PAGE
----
We use language to express our ideas and thoughts. But language is not the only way of expression.  Both verbal expressions and visual images belong to a sign system by which meanings are conveyed and made.  Ferdinand de Sausssure and Charles S Peirce explored the areas of signs and called their approach as ‘semiology’ and ‘semiotics’.  Sign, which comes from Greek word ‘semeion ‘sits at the centre of semiotic theory. People use language to express their concepts and ideas, in a consumerist society, products and brands operate as a system of signs.  Brands and products are signs that we surround ourselves with to send out messages to others.  Brands are valuable for their instrumentality in consumer identity creation and expression. A consumer’s body is like a piece of real estate on which products and logos situate themselves. A lot can be deciphered from the overall constellation of brands that a person transforms himself into.  Brands in this scheme of things need stand for something more than the product or service they envelop. They need to enter in the realm of semiotics or science of signs to achieve value transformation.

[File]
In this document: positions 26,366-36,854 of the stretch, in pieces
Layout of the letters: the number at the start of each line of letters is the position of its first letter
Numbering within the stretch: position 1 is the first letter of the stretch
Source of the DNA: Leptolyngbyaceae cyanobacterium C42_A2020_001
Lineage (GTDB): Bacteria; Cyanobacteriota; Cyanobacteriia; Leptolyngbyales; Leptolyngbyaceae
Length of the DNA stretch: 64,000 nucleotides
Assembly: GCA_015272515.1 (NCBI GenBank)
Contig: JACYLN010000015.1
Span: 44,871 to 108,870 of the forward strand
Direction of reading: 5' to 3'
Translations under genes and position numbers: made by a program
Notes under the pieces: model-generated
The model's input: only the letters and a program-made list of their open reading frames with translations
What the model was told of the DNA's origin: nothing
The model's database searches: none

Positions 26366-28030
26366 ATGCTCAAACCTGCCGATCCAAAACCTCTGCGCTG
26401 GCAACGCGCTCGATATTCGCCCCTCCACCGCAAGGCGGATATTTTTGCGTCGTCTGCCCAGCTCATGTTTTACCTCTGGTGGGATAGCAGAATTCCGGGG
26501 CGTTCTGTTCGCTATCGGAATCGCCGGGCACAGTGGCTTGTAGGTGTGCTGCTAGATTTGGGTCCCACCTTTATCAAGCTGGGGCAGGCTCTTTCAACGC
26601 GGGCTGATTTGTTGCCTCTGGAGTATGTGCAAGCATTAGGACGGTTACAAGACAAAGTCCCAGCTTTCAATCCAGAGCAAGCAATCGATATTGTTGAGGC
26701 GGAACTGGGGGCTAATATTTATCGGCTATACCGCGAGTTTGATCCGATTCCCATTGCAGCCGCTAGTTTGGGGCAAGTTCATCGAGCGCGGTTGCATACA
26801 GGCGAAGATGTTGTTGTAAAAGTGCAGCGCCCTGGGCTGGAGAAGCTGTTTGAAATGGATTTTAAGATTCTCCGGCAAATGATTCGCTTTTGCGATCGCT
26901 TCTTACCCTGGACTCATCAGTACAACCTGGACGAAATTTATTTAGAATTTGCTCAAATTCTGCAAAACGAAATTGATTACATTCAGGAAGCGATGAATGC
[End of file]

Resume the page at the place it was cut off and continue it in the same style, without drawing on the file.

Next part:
There are two aspects of a sign: the signifier (gold) and the signified (concept-precious).  The meaning is interpreted by people as is determined by cultural code. So the term ‘gold’ is immediately linked with ‘precious/costly’ according to cultural norms and values.  It is through the enculturation and socialization process we learnt what to associate with a given signifier.  These codes are essential to interpret everything that we are surrounded by. But the relationship between the sign and signified is not intrinsic rather it is arbitrary (Saussure). The link between ‘status/ luxury’ and ‘Bentley’ is a constructed rather than inherent one. Although Bentley is primarily denotes a vehicle for transportation, but it connotes status/luxury.  This arbitrariness of meaning provides marketers with a fertile ground to imbue their objects with meanings that create desires and promote consumption.